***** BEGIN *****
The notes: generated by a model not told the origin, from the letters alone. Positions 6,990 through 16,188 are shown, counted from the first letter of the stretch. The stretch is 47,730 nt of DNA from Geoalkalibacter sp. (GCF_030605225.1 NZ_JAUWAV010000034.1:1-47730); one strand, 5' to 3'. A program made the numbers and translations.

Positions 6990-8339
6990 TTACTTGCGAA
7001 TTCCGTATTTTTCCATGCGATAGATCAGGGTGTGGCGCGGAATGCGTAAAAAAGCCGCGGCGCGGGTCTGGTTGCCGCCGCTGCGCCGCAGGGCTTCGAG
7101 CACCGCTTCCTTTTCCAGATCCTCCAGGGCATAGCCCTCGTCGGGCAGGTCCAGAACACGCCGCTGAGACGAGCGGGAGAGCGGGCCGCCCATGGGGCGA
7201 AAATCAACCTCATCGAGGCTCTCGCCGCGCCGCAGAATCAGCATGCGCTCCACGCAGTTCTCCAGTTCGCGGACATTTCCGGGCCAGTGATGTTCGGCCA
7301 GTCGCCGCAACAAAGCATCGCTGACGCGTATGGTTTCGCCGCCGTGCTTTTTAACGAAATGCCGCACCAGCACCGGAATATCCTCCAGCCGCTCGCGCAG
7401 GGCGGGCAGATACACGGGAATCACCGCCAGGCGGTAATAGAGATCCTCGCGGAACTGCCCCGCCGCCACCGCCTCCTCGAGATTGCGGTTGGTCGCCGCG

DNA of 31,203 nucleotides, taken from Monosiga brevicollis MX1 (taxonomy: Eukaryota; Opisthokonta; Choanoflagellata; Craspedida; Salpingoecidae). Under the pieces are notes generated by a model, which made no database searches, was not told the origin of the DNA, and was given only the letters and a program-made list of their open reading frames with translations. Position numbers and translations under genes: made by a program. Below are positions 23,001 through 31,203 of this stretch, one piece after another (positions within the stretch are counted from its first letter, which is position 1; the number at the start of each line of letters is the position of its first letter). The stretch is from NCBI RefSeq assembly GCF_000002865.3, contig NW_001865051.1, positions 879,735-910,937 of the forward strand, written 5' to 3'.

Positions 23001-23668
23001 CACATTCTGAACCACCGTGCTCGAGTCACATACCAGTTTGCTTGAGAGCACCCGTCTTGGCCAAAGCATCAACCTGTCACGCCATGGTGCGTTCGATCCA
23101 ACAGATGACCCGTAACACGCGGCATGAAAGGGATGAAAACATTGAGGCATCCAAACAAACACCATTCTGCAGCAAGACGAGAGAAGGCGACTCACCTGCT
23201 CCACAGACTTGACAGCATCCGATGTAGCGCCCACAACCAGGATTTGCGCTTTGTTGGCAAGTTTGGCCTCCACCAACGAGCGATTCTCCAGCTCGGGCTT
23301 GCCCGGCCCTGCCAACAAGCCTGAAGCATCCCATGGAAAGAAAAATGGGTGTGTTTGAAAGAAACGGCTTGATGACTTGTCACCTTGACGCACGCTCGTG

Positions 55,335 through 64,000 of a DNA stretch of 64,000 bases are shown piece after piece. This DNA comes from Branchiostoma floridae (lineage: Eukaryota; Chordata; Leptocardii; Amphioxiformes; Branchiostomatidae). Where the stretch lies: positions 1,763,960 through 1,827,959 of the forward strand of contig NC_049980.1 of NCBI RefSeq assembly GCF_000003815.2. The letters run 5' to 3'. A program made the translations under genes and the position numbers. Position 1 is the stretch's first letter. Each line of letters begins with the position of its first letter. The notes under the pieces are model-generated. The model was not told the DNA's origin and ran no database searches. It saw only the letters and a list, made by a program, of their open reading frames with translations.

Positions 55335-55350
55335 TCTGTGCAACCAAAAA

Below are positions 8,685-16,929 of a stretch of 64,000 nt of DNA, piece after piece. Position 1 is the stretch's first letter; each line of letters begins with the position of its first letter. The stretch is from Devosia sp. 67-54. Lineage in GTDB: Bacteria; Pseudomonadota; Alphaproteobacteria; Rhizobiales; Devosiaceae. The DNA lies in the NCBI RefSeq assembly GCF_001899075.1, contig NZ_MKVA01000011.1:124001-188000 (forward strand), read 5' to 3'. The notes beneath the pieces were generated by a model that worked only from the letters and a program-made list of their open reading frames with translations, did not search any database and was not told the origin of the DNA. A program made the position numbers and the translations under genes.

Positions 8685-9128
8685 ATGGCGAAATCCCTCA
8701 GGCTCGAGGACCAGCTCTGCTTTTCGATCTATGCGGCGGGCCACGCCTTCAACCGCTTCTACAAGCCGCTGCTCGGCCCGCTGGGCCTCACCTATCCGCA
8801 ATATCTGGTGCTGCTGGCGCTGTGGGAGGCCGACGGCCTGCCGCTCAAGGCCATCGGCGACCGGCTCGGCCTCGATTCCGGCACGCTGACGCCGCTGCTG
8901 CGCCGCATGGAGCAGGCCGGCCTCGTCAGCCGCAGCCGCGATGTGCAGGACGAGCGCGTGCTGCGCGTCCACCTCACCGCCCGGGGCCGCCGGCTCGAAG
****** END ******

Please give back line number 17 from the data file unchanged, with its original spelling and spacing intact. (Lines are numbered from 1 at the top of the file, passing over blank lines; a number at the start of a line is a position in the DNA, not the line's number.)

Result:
55335 TCTGTGCAACCAAAAA